Friday, October 03, 2008

This Election

I'm starting to actually get worn out talking about politics. I think I'm too my breaking point. I can only encounter and debate a certain number of closed minded idiots before I want to resort to groin punching instead of talking. That point, I've pretty much reached.

I'm going to try to say only a limited amount about what I think of our choices, but even that is usually enough to incite someone to go on a tirade about how I'm obviously a moron. Anyhow, here's how I see things:

--Palin is sorely inexperienced, seems sort of dumb (from her interviews), but is nicely "folksy". She appeals to the everyday joe because she seems like "one of us". It makes people think that one of their own could be the VP. Well, honestly, I don't like the idea of "any one of us" being able to be VP. I wouldn't want a guy down the street as VP. I wouldn't want many of my friends as VP. Heck, I don't think I'd want myself as VP. The reason why is that I don't have any experience or a lot of knowledge about the decisions I'd have to make. Sure, I could armchair quarterback it, but that's not what I'd want someone doing. And with no track record in the Senate or House, we don't really know how she'd vote on different measures. She's an enigma right now, and I'm really scared that Palin could be making decisions for our country, no matter how nice she is or how good a pan of brownies she can make.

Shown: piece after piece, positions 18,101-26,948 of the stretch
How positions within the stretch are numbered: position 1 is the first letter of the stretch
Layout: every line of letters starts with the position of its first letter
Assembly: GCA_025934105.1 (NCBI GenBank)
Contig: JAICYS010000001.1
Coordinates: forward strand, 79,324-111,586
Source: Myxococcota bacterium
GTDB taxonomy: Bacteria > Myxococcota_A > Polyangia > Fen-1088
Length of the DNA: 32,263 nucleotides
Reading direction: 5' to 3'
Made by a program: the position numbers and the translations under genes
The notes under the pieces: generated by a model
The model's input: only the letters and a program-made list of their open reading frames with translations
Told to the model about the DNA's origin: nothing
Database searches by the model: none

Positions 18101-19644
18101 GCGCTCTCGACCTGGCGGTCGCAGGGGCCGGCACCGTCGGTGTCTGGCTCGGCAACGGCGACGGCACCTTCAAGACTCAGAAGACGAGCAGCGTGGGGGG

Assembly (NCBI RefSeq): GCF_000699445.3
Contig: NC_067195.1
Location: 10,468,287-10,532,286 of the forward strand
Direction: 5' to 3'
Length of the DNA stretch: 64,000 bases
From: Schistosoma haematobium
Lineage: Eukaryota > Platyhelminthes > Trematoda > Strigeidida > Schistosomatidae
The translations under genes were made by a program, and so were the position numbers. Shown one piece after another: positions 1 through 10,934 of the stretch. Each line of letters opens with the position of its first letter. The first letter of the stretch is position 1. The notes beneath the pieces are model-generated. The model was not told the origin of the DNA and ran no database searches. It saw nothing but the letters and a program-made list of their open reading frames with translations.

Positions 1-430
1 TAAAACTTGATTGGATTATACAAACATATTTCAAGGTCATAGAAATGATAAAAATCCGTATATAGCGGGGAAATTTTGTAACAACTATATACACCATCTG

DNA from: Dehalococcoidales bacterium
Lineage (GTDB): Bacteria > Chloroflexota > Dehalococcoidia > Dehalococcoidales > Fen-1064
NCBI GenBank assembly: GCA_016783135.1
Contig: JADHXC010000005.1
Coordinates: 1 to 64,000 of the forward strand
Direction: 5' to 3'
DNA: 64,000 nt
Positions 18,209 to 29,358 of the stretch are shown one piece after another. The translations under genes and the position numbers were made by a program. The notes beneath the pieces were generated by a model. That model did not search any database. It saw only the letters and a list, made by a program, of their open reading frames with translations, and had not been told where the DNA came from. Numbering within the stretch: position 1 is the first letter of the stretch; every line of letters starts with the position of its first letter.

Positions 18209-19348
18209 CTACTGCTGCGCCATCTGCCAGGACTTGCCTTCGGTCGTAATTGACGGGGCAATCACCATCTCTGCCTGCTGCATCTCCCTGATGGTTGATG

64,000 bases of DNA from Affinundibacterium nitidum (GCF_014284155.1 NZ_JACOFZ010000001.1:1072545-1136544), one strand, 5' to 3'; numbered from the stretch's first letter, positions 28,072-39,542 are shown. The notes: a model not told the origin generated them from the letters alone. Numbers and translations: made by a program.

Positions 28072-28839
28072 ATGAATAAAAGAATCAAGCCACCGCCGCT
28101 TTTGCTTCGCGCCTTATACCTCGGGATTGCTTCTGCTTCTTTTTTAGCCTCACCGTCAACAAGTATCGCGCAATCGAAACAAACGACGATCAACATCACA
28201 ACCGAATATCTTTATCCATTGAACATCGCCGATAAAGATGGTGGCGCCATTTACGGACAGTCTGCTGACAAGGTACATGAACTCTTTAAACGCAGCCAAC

--Biden is an interesting character. He's knowledgable, yes, but he also likes to run his mouth off at times which can get him into trouble. He also has an air about him that gives off a vibe that he's too good to be just the VP, he should be the presidential candidate. Beyond that, however, I see him as an experienced, smart man who would (hopefully) make informed decisions, and also be passionate about those decisions.

--McCain is getting harder and harder to believe lately the way he changes his stances on topics and then twists, turns, contorts, and distorts things to make it seem like he's not really changing his mind, but clarifying what he said before and how it fits in with what he says now. He also seems a little impatient, which is most definitely a trait I would not want to see in a president. Yes, he has experience on his side, but he's made a lot of gaffes when talking about items, such as foreign policy, that he supposedly has so much experience with. His age can also be a factor, but I'm guessing that with the state of the health care industry and the fact that he'd get the best there was, there isn't really too much of a risk he'll kick the bucket while in office.

--Obama, I'll admit, is the most appealing person in the lot. He's a gifted speaker, has a very energetic outlook and approach, and also appears to be quite intelligent and knowledgable, even despite his limited experience. Obviously his downside is his inexperience, but in stark contrast to Palin (the other inexperienced person in this lot), he has a plan, is not afraid to answer questions directly, and will give specifics when needed. He sometimes may come off as aloof, but I don't think that is necessarily a bad thing all of the time. It shows that he is confident in his plan and wants to get into office to actually DO something.

As it stands, if the vote was tomorrow, I'd check the box next to Obama and Biden. I think they'll do so many more positive things for our country than McCain and Palin could.

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